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New elementary school breaks ground in El Dorado Hills

48,000-square-foot facility being built in Blackstone Master Planned Development
By: Laura Newell Telegraph staff writer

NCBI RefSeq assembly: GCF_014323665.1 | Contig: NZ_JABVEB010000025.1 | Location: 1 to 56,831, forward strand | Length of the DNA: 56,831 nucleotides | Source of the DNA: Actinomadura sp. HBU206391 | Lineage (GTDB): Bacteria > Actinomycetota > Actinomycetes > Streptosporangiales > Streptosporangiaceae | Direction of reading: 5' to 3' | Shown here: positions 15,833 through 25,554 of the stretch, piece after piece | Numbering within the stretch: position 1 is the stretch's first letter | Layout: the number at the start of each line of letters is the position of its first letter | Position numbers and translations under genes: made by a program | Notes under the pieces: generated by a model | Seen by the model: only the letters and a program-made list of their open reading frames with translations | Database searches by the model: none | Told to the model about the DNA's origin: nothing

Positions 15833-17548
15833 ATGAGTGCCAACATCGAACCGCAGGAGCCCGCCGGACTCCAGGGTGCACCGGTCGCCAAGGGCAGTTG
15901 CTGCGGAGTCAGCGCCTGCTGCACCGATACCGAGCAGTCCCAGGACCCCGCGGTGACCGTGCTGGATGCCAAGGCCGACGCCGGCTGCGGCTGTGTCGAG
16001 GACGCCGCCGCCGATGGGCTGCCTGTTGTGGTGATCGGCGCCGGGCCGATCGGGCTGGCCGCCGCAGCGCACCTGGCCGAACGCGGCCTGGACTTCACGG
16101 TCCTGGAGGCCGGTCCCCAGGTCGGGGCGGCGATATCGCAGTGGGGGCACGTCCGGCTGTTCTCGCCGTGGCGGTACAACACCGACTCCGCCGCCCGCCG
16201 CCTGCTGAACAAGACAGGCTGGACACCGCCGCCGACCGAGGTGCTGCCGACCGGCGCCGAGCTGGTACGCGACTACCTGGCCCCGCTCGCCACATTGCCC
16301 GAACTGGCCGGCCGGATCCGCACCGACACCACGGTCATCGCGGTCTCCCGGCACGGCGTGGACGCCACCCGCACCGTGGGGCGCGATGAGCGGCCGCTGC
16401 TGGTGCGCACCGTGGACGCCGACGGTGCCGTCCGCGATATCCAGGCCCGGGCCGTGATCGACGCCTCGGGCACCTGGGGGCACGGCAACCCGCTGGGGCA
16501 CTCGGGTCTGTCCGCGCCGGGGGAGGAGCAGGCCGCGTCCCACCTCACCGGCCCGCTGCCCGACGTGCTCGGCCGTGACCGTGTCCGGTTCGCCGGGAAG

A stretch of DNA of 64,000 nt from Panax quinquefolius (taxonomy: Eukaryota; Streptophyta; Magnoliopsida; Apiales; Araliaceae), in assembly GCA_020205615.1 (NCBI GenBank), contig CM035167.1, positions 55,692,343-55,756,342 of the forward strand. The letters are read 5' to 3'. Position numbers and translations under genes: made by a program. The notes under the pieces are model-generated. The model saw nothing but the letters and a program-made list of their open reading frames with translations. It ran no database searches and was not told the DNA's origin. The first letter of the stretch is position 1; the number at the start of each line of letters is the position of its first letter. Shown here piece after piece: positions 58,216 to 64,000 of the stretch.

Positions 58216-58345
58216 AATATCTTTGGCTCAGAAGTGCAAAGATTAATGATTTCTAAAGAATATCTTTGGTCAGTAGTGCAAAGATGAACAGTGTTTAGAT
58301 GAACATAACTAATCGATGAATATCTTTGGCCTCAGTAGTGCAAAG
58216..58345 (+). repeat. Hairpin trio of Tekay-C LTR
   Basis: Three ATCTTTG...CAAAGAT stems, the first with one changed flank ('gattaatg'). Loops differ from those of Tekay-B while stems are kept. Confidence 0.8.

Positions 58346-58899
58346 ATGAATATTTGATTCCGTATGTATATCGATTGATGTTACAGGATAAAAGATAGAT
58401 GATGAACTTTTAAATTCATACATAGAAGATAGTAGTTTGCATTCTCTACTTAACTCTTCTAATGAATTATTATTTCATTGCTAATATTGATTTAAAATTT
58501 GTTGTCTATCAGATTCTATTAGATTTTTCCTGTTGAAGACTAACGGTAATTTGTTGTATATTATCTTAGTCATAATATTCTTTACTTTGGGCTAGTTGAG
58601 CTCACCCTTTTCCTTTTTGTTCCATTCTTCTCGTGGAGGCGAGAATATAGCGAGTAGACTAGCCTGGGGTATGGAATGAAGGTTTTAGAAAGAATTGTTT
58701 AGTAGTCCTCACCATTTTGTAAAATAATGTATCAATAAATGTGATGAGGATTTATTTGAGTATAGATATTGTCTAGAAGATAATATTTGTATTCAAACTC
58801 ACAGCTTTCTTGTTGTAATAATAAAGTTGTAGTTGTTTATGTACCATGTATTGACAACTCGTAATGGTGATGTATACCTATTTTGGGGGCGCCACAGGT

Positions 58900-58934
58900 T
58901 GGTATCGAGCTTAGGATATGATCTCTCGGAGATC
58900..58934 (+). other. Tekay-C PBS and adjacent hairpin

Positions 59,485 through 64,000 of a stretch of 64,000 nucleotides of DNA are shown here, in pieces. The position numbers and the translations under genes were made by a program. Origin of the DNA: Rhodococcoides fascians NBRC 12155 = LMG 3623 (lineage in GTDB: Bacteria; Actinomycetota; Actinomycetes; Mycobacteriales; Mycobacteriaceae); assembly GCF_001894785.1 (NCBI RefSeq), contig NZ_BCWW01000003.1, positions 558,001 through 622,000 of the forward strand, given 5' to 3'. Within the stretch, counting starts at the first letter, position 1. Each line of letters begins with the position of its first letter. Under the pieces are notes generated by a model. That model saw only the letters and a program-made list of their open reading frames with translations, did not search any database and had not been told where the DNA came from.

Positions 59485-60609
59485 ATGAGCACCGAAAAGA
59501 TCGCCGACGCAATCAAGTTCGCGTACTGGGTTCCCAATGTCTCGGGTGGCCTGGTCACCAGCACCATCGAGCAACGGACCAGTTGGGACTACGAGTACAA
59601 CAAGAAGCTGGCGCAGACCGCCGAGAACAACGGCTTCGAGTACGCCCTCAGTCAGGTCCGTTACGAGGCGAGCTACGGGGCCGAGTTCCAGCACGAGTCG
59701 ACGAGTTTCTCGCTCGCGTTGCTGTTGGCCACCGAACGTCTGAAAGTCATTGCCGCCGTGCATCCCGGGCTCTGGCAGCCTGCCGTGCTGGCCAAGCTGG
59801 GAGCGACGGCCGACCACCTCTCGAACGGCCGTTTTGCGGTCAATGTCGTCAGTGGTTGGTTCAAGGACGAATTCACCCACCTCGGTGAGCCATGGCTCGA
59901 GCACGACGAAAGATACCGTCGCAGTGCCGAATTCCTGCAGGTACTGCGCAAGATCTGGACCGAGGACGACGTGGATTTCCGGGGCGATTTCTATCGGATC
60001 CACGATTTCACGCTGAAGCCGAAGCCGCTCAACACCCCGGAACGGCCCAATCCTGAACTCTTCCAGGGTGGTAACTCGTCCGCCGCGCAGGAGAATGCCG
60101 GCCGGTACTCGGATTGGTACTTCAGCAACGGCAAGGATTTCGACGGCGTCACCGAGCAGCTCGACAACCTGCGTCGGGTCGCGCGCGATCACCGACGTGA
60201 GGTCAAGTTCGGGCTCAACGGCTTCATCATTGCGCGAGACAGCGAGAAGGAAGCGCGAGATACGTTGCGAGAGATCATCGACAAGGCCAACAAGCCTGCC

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While school districts across the state struggle with closing deficits, an El Dorado Hills school was busy breaking ground last week. The Buckeye Union School District broke ground for a $15-million elementary school to be built on a 13-acre parcel located in the Blackstone Master Planned Development within the Valley View Specific Plan. “This is fabulous,” said Vicki Barber, El Dorado County Office of Education superintendent. “This was a courageous move in the beginning and the district really took time to make it well thought out. … This is a positive move for the district, community and economy.” Barber said Teresa Wenig, Buckeye Union School District retiring superintendent, played a major role in the planning of this of this new school to make it a positive addition for the growing community. The start of construction activities is the result of a collaborative effort between the Buckeye Union School District, the State of California School Facility Program and the developer of Blackstone, West Valley LLC. West Valley LLC is a partnership between AKT Development and Lennar Communities. Larry Gualco, Lennar division president, said this development will bring positive changes for the community. “Anytime you build a new school it brings a new life and energy to the community,” Gualco said. West Valley LLC and the District worked together to develop the funding for the new elementary school, including the formation of a Mello Roos Facility District to provide for one-half of the funds needed to acquire and construct the school, said Ray Boike, director of facilities with the district. The school district’s application and eligibility for funds within the State School Facility Program provides the remaining half of the funds that are needed. None of the proceeds used in this project can be used for any other purpose than constructing facilities, he said. “We feel that this is a desirable place to live and grow,” Boike said. “People will continue to come here.” The 48,000-square-foot school, which is being constructed by Broward Builders, includes 27 classrooms, a library and administrative building and a joint-use multi-purpose room. The school is also being constructed to meet the criteria of the California High Performance School (CHPS) construction guidelines. To meet the criteria, the school must incorporate sustainable building materials and techniques, utilize recycled materials, incorporate recycling in the construction process, and exceed the requirements of Title 24 for energy efficiency, which ultimately results in a healthier instructional environment, Boike said. The joint-use multi-purpose room which is about 2,500 feet larger than a typical elementary school multi-purpose room, was eligible for an additional grant by the state due to Buckeye’s long standing partnership with the El Dorado Hills Community Services District, said Wenig. The state program supports these partnerships for the construction of facilities for the community to use when not being utilized by the school. The grant provides for 50 percent of the cost for the additional size, and the two joint-use partners contribute the remaining 50 percent. The district is due to receive $9,2225,872 from the State School Facilities Program for the construction of the school. Broward Builders provided the lowest bid for the project at $15,687,000, Boike said. The school is scheduled for completion in 2013, Boike said. Construction will start in coming weeks. “This is a positive move for the community,” Boike said. “It will be a full blown community center here … there is a lot of money in this land.”